Durable Goods Orders Plunge 2.8%; Will a Falling Dollar Soon Help?
In spite of alleged strength in several recent regional manufacturing reports, durable goods orders took another nosedive. As I have commented, there are lots of problems with small-sample diffusion reports that likely overstate the bounces we have seen.
Today's more sobering news is that durable goods orders are down 2.8%, pretty much in-line with the Econoday Consensus Estimate of -3.0%.
Durable Goods Orders
The manufacturing component of the industrial production report pointed to February strength but the durable goods report certainty isn't. Orders fell 2.8 percent with the ex-transportation reading, which excludes the up-and-down swings of aircraft orders, down a very sizable 1.0 percent. And capital goods readings, which offer indications on business investment, are once again in the minus column, down 1.8 percent for orders and, in a reading that will pull down first-quarter GDP estimates, were down 1.1 percent for shipments.
Total shipments fell a very sharp 0.9 percent with unfilled orders also very weak, at minus 0.4 percent in a reading that is not promising for manufacturing employment. Inventories, at minus 0.3 percent, are coming down but not fast enough with the inventory-to-shipments ratio up one notch to 1.65.
A positive is that year-on-year rates, benefiting from easy comparisons against the even sharper declines this time last year, are improving. Total orders are up 1.8 percent year-on-year with ex-transportation down 0.5 percent for the best readings since the 2014 collapse in oil prices and declines in energy equipment first hit the sector.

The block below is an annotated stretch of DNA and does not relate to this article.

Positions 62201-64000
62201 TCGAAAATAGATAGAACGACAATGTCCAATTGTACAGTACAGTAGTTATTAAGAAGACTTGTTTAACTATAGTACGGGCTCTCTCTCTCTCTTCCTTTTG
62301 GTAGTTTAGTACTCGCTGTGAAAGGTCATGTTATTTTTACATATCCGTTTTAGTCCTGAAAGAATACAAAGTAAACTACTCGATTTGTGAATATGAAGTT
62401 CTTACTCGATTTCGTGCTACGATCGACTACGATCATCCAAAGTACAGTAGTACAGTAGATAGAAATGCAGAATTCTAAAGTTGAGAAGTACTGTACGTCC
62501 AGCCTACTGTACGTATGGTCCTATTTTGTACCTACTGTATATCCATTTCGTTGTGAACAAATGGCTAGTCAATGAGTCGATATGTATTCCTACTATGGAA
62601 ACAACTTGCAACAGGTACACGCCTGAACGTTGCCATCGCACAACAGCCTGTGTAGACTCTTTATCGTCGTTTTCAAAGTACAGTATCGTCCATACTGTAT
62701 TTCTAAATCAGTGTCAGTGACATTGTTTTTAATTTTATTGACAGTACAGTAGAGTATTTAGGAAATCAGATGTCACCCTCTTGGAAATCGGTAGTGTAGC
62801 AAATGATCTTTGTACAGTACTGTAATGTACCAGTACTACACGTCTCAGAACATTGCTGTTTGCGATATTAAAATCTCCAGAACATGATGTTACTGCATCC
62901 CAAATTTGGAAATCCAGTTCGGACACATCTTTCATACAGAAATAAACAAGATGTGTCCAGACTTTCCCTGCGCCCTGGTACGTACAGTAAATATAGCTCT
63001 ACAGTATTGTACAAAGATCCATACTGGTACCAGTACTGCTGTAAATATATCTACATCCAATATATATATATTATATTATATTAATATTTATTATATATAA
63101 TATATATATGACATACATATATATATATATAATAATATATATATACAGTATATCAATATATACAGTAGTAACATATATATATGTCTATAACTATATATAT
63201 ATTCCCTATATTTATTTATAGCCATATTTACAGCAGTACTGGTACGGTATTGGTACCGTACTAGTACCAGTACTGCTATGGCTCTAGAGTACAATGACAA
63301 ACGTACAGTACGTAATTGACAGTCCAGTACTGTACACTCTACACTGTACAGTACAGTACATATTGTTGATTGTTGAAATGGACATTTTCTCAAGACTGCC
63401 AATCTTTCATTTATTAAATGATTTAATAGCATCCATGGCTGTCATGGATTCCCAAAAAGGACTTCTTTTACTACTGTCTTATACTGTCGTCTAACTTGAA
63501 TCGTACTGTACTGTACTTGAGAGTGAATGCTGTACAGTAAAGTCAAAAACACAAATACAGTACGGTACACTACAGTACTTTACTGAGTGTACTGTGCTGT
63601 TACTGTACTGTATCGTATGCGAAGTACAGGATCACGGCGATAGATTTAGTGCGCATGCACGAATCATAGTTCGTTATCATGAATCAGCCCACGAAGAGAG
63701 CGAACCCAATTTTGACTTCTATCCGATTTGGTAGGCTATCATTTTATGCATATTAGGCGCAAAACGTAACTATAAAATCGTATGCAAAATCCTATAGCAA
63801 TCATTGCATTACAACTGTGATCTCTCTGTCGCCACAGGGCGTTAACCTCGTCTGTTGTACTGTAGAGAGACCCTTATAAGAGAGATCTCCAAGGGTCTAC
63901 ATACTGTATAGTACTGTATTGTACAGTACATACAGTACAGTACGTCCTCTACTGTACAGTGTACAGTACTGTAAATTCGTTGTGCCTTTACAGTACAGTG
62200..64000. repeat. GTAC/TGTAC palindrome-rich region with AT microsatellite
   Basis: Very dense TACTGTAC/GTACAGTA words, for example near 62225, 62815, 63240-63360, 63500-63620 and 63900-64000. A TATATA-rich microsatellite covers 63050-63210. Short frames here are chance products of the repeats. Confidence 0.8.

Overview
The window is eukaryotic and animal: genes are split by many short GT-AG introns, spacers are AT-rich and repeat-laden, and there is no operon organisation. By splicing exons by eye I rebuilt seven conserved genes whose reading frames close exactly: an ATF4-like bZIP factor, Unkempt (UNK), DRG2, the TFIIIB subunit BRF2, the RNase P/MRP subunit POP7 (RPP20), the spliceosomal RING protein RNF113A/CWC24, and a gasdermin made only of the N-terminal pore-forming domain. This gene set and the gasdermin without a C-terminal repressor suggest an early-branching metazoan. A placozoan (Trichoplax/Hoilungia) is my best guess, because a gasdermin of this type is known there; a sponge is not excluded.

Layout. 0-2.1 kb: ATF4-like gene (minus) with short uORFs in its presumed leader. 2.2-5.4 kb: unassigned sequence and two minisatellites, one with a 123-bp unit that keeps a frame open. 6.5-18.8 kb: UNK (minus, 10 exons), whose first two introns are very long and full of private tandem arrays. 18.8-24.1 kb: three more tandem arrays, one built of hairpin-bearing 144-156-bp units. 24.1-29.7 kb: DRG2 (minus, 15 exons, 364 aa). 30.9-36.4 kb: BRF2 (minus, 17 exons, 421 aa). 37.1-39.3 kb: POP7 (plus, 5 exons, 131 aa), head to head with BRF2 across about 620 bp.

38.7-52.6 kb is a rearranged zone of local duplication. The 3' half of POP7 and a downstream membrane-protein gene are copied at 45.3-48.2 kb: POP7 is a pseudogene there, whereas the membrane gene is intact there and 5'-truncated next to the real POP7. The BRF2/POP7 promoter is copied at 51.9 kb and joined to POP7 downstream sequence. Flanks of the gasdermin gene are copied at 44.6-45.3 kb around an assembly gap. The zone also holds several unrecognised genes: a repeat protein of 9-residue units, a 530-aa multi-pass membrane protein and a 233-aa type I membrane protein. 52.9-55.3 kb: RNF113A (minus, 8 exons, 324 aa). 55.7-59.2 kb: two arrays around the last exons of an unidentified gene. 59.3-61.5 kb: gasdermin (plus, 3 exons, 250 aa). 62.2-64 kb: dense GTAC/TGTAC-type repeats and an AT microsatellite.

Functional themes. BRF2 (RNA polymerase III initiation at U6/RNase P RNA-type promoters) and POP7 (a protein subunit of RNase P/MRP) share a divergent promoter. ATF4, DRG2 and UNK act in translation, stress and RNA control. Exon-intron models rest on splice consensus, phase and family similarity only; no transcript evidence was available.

This report is always volatile and the weakness in February does follow even greater strength in January, but January now looks like an odd outlier for a sector that, up until last month at least, has been struggling with weak exports and weak demand for energy equipment.
Indications on the factory sector had been weak going into 2016 but the manufacturing component of the industrial production report showed life in both January and February while durable goods orders showed broad gains in January. But forecasters do not see durable orders extending the improvement in February with the consensus at minus 3.0 percent and at minus 0.2 percent for ex-transportation orders. Core capital goods orders did bounce back solidly in January but a resumption of weakening is the call for February, weakening that could lower expectations for first-quarter business investment. Even if the report does prove weak, the ongoing decline in the dollar points to a lift ahead for exports.
Comments on the Comments
That was surprisingly balanced reporting. Econoday even noted the easy comparisons allowing year-over-year numbers to rise as well as the potential for January to be nothing more than an outlier.
Is someone reading my comments on their comments by any chance?
That said, I do question the wisdom of this Econoday statement from their Recent History, ahead of the report: "Even if the report does prove weak, the ongoing decline in the dollar points to a lift ahead for exports."
Let's investigate that claim with a picture.
Spotlight on the Dollar
The US dollar index rose from 80 to just over 100 since mid-2014. That's an approximate rise of about 25%. From the very peak, the US dollar index is down just over 4%.
Will that provide a meaningful lift to exports?
I suggest no, especially in light of a clearly slowing global economy.
For a look at regional reports and diffusion indices please see Richmond Fed Manufacturing Activity Jumps Most Since April 2010, Biggest Change in 23 Years; What's Going On?